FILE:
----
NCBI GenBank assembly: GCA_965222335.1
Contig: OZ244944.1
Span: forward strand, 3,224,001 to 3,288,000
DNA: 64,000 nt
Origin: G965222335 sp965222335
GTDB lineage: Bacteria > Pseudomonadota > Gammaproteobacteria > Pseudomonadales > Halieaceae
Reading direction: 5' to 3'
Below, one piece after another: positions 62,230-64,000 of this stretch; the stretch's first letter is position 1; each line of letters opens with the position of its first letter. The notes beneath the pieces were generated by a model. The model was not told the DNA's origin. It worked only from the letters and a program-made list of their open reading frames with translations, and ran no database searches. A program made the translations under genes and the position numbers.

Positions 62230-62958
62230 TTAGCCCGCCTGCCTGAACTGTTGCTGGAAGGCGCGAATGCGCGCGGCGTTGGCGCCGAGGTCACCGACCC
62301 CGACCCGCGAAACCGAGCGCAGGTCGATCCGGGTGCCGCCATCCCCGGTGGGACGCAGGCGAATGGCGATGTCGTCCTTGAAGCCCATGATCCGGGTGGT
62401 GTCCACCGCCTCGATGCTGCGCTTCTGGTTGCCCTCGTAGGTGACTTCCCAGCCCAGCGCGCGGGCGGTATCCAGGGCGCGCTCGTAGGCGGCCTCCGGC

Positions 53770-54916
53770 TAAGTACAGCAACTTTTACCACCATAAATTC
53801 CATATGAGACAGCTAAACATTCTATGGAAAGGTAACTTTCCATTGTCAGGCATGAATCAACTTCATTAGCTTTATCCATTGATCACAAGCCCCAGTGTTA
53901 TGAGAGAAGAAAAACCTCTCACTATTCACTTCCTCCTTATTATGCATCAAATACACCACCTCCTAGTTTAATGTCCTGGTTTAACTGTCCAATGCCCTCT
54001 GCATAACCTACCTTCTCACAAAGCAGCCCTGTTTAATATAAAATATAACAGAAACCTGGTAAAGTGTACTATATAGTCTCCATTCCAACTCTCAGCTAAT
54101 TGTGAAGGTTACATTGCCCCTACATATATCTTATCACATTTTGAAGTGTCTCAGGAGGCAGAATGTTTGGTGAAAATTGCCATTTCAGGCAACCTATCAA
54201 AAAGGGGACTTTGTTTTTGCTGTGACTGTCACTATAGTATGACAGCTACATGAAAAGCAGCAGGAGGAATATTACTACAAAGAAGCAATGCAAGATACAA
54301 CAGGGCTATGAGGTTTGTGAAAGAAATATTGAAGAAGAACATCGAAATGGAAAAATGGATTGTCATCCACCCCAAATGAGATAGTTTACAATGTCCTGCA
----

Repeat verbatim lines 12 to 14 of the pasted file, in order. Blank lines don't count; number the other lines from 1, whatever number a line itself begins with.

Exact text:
62401 GTCCACCGCCTCGATGCTGCGCTTCTGGTTGCCCTCGTAGGTGACTTCCCAGCCCAGCGCGCGGGCGGTATCCAGGGCGCGCTCGTAGGCGGCCTCCGGC

Positions 53770-54916
53770 TAAGTACAGCAACTTTTACCACCATAAATTC